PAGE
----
(ChemotherapyAdvisor) – The American Association for Thoracic Surgery (AATS) has issued guidelines for lung cancer screening using low-dose computed tomography scans for groups at high risk of developing lung cancer and survivors of lung cancer. The guidelines were published in the July 2012 issue of the Journal of Thoracic and Cardiovascular Surgery.
The 14-member task force—which includes thoracic surgeons, thoracic radiologists, medical oncologists, a pulmonologist, a pathologist, and an epidemiologist—that created the guidelines recommends annual lung cancer screening using low-dose computed tomography for:
- Current and former smokers aged 55 to 79 years with a 30 pack-year history of smoking
- Current and former smokers aged 50 to 79 years with a 20 pack-year history if there is an additional cumulative risk of developing lung cancer of 5% or greater over the following 5 years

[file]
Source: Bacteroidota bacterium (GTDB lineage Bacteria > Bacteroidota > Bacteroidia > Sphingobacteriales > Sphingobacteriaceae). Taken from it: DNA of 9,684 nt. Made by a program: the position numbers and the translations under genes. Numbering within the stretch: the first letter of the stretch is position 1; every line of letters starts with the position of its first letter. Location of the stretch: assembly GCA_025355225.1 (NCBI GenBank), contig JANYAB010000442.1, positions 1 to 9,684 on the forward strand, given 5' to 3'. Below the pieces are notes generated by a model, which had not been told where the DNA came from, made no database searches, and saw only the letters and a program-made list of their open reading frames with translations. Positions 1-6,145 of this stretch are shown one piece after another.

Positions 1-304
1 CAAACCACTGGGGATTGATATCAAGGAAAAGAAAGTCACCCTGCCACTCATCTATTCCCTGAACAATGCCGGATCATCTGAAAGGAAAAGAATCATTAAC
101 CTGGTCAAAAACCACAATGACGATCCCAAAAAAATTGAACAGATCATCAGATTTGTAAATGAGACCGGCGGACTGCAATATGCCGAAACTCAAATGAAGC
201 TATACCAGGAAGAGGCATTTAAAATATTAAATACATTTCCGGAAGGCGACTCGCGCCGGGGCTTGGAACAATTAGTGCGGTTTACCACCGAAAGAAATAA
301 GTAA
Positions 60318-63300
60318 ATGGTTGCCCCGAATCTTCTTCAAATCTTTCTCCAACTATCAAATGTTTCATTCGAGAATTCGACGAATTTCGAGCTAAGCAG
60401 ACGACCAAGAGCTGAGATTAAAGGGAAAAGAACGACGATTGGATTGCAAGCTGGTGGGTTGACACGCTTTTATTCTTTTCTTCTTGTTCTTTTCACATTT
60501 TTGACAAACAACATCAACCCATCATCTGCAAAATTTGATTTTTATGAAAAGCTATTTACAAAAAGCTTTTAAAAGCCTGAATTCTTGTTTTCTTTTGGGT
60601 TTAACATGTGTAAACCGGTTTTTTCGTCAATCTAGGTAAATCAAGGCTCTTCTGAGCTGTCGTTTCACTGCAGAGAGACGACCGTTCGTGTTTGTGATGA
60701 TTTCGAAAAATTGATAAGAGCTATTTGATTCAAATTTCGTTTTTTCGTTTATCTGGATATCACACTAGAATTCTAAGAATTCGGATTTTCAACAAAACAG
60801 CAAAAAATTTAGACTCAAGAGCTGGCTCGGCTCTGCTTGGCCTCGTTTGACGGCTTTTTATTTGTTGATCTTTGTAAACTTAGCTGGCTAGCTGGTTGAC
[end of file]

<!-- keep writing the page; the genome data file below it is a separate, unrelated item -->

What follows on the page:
- Long-term lung cancer survivors until age 79 years (to detect second primary lung cancer)
These guidelines differ from those of other societies in that they recommend screening for patients up to the age of 79—vs 74—years and also address lung cancer survivors. Using the AATS recommendations, 94 million Americans are now eligible for screening, which requires participation by a subspecialty-qualified team, the study noted.
The AATS task force does not recommend screening for individuals with conditions that would preclude successful treatment for lung cancer. The AATS plans to continue to engage with other specialty societies to refine future screening guidelines.